Updated: March 30, 2014 at 10:02 pm
Dedicated baseball fans often take road trips to watch favorite teams play in storied stadiums around the country. But there are plenty of places to steep yourself in baseball lore outside the ballparks.
Here are a few ideas, ranging from the National Baseball Hall of Fame in Cooperstown, N.Y., to the Louisville Slugger factory in Kentucky.
Salutes to individual players: If you have a favorite baseball great, chances are there's a destination honoring him, whether it's a birthplace, home, museum or statue.
In Baltimore, check out the Babe Ruth Birthplace and Museum, located inside four row houses, baberuthmuseum.org, with the Sports Legends Museum at Camden Yards a few blocks away. In Fargo, N.D., there's a Roger Maris Museum, rogermarismuseum.com. Mobile, Ala., has the Hank Aaron Childhood Home and Museum, hankaaronstadium.com, while Royston, Ga., is home to the Ty Cobb Museum, tycobbmuseum.org. The Ted Williams Hitters Hall of Fame at Tropicana Field, home of the Tampa Bay Rays, in St. Petersburg, Fla., pays tribute to the Red Sox legend and others, tedwilliamsmuseum.com.
Salutes to individual teams: Many teams have their own halls of fame or exhibit halls, often in or near the ballparks.
Ghosts of old parks: There's a sign for Ebbets Field in Brooklyn, N.Y., where the Dodgers once played, but today it's the site of an apartment complex and parking lot. Sections of Braves Field in Boston were incorporated into Boston University's Nickerson Field. And in Hoboken, N.J., you'll find markers in the vicinity of 11th and Washington for Elysian Fields, marking the spot where locals say the first organized baseball game was played.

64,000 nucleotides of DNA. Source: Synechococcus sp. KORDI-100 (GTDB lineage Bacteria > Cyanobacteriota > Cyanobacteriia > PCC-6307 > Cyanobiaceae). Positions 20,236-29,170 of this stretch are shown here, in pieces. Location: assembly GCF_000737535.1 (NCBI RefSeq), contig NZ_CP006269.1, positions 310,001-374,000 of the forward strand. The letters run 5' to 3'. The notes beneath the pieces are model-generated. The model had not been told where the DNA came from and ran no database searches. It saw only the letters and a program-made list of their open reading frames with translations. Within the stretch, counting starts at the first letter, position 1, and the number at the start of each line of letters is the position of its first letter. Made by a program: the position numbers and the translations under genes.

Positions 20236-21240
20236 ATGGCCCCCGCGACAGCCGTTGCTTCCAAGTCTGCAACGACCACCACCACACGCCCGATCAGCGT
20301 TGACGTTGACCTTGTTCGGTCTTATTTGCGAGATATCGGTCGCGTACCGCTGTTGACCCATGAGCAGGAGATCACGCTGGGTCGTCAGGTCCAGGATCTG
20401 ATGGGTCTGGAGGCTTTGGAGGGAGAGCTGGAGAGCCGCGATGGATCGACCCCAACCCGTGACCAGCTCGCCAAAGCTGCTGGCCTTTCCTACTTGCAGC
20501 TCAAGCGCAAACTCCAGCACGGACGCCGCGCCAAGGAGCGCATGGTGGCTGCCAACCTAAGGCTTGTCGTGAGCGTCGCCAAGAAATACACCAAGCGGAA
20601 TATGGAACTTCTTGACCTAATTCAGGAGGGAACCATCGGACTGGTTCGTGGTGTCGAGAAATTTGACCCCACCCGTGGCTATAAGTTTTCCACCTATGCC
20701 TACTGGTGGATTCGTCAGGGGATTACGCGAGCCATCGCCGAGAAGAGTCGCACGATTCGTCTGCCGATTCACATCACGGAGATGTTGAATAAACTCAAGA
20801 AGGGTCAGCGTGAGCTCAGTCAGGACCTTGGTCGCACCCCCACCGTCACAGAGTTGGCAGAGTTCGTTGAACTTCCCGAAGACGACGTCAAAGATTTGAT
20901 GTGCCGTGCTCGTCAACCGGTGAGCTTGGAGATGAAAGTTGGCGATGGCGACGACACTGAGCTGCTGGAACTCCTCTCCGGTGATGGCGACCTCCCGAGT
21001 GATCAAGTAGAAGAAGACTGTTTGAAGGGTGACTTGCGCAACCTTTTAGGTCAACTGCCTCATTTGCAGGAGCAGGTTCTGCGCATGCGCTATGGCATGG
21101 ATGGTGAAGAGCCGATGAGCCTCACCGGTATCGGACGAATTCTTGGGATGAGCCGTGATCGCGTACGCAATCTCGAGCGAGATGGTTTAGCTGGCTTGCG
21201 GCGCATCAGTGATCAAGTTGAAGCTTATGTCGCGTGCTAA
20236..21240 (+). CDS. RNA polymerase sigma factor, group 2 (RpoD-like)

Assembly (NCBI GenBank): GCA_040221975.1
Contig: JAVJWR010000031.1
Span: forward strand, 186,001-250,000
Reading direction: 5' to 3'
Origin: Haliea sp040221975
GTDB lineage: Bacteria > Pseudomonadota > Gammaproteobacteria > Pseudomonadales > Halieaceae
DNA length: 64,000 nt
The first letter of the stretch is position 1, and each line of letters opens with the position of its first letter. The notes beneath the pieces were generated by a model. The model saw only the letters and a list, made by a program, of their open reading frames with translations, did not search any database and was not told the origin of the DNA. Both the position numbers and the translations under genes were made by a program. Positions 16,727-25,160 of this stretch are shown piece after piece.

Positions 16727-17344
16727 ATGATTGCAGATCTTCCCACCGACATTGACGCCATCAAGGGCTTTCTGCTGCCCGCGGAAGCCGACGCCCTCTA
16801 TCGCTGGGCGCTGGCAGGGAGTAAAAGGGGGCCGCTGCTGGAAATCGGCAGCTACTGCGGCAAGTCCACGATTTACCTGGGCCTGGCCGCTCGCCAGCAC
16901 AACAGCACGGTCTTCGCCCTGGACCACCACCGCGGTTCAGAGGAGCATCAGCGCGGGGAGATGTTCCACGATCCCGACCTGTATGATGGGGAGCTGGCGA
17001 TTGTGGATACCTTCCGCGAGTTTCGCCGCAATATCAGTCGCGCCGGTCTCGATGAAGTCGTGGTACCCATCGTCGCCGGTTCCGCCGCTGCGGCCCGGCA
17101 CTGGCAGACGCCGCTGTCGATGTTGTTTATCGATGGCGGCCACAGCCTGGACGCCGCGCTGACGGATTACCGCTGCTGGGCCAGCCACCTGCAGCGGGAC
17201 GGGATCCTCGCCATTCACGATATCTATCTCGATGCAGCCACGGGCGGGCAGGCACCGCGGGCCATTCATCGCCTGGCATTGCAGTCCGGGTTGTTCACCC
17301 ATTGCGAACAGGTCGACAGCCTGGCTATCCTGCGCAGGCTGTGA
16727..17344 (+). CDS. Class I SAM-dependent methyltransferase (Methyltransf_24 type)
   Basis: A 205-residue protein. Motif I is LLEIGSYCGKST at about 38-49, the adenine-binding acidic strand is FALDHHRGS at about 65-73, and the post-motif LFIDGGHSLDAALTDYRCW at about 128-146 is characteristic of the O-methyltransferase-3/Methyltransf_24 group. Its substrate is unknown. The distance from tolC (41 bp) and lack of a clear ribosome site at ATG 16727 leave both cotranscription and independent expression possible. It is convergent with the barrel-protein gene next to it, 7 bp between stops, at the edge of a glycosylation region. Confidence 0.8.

National Baseball Hall of Fame and Museum: The museum in Cooperstown, N.Y., a four-hour drive from New York City and Boston, celebrates its 75th birthday this summer, with events planned for June 12 that include guests such as Cal Ripken Jr., and an Aug. 2 concert featuring Paul Simon. The museum tells the sport's story through thousands of photos and artifacts, baseballhall.org.
Negro Leagues Baseball Museum: Located in Kansas City, Mo., the museum preserves the history of the leagues where black athletes played before the sport was integrated, nlbm.com.
World of Little League Museum: This museum in South Williamsport, Pa., reopened last year after a $4 million renovation. Its collection includes President George W. Bush's Little League roster along with Little League jerseys worn by Gary Carter and Mike Mussina, littleleague.org/learn/museum.htm.
Louisville Slugger Museum and Factory: Located in Louisville, Ky., this company has been manufacturing bats since 1884. There's a factory tour and a museum featuring bats gripped by baseball greats, sluggermuseum.org.
Field of Dreams: The field in Dyersville, Iowa, was the setting for the 1989 movie "Field of Dreams" starring Kevin Costner. Fans can toss a ball around on the diamond carved from a cornfield from April to November, fodmoviesite.com.
Schrader's Little Cooperstown: This exhibit at the St. Petersburg Museum of History in Florida showcases the world's largest collection of signed baseballs - 4,600 of them valued at more than $2 million. It's named for collector Dennis Schrader, spmoh.com/visit/exhibits/baseball/.
International museums: The Latino Baseball Hall of Fame (Salon de la Fama del Beisbol Latino) is located in La Romana in the Dominican Republic. In Japan, there is a Baseball Hall of Fame and Museum within the Tokyo Dome. The Canadian Baseball Hall located in St. Marys, Ontario.